Learning Greek Learnt Me to Learn
I’m clearly no scholar, but many moons ago at Bible College they tried to teach me New Testament Greek. Twice. I haven’t retained a whole lot – apart from being an alpha male with who enjoys a good pi. Still, one little thing my teacher mentioned has really stuck with me.
There’s a lot of vocabulary to learn of course, so we made hundreds of little flash cards to go through every day, with the Greek on one side and English on the other. “Here’s a trick,” my teacher said. “When you get a card right, put it in a pile to your left. When you get a card wrong, put it in a pile on your right. When you finish, leave the left pile, but pick up the other one and go through them all again, with the same method. Keep going until they’re all on your left.”
OK so perhaps that’s not revolutionary. But my teacher pointed out that we humans have a penchant for going over and over the things we already know (because that feels good), and avoiding the things we don’t know (because they make us feel inadequate). So many students waste precious swat-vac time revising over and over things they already know. By disciplining yourself to focus on what you don’t, you can learn a lot and very quickly. Did I take it to heart? All I’ll say is don’t take me on at Trivial Pursuit Genus I edition.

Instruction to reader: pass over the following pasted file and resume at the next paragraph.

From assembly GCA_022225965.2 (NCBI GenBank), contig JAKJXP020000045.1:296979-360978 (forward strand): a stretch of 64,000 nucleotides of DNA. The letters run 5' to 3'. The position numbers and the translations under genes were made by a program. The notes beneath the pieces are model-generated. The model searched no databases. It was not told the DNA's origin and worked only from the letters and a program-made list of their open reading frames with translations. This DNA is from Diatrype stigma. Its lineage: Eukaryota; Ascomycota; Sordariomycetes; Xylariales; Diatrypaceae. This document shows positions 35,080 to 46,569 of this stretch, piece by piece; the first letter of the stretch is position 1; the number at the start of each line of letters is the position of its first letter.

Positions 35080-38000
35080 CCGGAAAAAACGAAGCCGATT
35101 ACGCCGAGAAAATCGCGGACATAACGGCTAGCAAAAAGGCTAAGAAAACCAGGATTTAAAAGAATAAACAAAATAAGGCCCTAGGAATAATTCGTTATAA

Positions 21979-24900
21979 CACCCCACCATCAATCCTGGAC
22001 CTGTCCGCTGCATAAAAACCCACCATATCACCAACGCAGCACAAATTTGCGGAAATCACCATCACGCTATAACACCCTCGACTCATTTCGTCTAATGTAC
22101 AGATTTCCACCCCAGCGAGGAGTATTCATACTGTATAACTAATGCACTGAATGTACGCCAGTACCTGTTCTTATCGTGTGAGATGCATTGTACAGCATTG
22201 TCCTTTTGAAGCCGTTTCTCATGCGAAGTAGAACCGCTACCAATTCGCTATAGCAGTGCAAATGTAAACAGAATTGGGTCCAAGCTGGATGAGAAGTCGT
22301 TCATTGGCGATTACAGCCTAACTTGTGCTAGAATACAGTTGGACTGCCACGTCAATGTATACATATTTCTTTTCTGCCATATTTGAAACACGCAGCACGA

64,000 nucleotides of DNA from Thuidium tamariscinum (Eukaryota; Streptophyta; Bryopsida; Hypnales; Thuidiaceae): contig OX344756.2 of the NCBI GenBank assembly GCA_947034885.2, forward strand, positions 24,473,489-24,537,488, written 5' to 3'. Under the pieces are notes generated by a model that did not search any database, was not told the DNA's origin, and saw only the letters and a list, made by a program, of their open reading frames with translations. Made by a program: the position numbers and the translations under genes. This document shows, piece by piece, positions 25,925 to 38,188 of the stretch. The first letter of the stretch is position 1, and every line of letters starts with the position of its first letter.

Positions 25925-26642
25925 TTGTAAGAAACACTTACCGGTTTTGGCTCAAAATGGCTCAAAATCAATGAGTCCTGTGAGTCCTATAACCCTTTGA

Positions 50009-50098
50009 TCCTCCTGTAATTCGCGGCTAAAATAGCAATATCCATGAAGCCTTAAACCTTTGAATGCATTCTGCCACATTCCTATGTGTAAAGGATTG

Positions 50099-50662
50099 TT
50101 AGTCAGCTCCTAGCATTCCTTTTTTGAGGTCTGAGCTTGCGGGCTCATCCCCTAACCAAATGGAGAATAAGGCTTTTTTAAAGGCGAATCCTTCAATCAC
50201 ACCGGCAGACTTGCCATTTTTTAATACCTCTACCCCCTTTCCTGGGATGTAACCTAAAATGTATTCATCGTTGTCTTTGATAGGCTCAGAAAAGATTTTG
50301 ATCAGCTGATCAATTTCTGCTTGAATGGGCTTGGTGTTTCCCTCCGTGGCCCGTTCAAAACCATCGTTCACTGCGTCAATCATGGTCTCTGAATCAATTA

But it makes me wonder how we go about learning to be sacred agents. “Come follow me,” says Jesus, “And I will make you fishers for people.” The good news is that the Lord will teach us. The question is: Are we really wanting to learn?
When I hear Christians talking about what it means to be on mission, I hear us rehearse again and again – and again – and again the things we already know. We conspire to keep the conversation in a safe place. But what if we pressed into the things we don’t know and aren’t being effective in? What if one agent could say to another “I just don’t know how to…” or “I’m just getting nowhere with…”? What if our collective prayer was “Lord, forgive our slowness, but please, please, teach us to represent you to our neighbours in a way that really matters. We’re obviously missing something, probably plenty. Open our hearts and minds and eyes and ears and would you go over it with us one more time?”